Woo Woo,
Paul Tumey

Thursday, July 4, 2013

Rube Goldberg's 1918 Fourth of July Cartoon - War and Pieces

Happy Fourth of July, 2013!

As you probably know, Rube Goldberg was born on July 4, 1883. To my knowledge, Rube never trumpeted his own birthday in his daily cartoons, but he always seemed to make a special effort in his work for the Fourth.

To celebrate the 4th and Rube's birthday, I've scanned from my own collection his strip from July 4, 1918, which features a surprisingly nice pen-and-ink sketch of Uncle Sam, and a really funny gag panel drawing of two kids wary about lighting a giant firecracker. The original strip measures 15 inches across -- which was Rube's regular space allotment in newspapers from 1909 to about 1920, or so.

The cartoon I have for you today needs a little context. In July, 1918 the United States was deeply involved in World One One, also known as "The Great War." The war had been going on for nearly four years. It would end just four months after Rube penned this cartoon. Nine million soldiers died during the conflict, and many more were maimed and psychologically damaged. This war saw technological "advancements" in weaponry that led to horrific carnage.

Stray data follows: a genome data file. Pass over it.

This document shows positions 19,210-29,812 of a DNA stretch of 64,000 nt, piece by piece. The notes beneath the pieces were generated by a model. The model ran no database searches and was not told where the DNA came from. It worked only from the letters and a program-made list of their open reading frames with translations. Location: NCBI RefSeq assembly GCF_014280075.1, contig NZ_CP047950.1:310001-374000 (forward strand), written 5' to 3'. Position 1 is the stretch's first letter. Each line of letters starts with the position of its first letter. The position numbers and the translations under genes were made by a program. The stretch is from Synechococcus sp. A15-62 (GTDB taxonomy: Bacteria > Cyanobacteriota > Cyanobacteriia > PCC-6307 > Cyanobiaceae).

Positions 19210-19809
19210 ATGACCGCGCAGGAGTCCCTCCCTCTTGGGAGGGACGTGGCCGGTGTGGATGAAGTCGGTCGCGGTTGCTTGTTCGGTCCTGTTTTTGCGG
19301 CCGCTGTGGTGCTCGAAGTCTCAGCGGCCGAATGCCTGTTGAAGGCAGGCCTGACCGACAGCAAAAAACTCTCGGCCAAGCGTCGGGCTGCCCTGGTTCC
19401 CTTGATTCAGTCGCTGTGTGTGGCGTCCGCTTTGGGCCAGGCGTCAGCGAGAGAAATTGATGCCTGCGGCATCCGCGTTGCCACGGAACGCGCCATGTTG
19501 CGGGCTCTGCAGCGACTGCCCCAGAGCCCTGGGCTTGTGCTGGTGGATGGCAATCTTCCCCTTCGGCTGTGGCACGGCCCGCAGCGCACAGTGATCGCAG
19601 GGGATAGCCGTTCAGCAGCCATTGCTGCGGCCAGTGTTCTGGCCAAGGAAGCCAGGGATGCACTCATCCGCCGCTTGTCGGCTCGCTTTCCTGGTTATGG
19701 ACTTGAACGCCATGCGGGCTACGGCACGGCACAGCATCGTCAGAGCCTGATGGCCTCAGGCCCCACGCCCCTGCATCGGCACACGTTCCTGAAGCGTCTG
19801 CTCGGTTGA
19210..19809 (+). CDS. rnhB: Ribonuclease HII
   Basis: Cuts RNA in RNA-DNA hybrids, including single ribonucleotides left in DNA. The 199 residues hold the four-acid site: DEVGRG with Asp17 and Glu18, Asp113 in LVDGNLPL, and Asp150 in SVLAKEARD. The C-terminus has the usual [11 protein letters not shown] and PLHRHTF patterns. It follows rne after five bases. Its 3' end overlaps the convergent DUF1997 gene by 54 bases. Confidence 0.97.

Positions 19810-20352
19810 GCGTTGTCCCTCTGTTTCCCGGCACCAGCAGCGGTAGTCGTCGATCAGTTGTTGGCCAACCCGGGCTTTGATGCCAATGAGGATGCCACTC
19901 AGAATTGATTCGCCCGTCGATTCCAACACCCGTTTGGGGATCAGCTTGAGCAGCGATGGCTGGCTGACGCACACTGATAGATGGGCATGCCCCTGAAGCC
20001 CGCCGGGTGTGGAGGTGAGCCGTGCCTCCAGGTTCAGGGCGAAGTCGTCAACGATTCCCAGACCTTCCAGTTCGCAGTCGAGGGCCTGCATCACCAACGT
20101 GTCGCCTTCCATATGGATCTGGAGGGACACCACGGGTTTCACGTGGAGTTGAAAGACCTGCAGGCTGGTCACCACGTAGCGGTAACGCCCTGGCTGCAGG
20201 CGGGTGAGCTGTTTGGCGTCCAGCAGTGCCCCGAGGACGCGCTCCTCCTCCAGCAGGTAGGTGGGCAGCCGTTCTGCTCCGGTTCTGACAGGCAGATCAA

Ernest Hemingway was an ambulance driver in the conflict, in Italy when this cartoon came out. He was seriously wounded and sent home. Hemingway's first published novel The Sun Also Rises (1926), is centered on a character who is impotent and emotionally destroyed after serving in the war. His 1929 novel, A Farewell to Arms is drawn from his experiences in WWI.

Rube's stock-in-trade was screwball humor and funny drawings. It must have been a challenge for him to figure out how to fit his work into a bloody, deadly serious conflict. In the case of his July 4, 1918 cartoon, he eschewed humor (mostly) and delivered a sprightly editorial cartoon, abutted by a holiday-themed episode of one of his panel series, Slackers:

July 4, 1918 - Rube's cartoon from the final months of WWI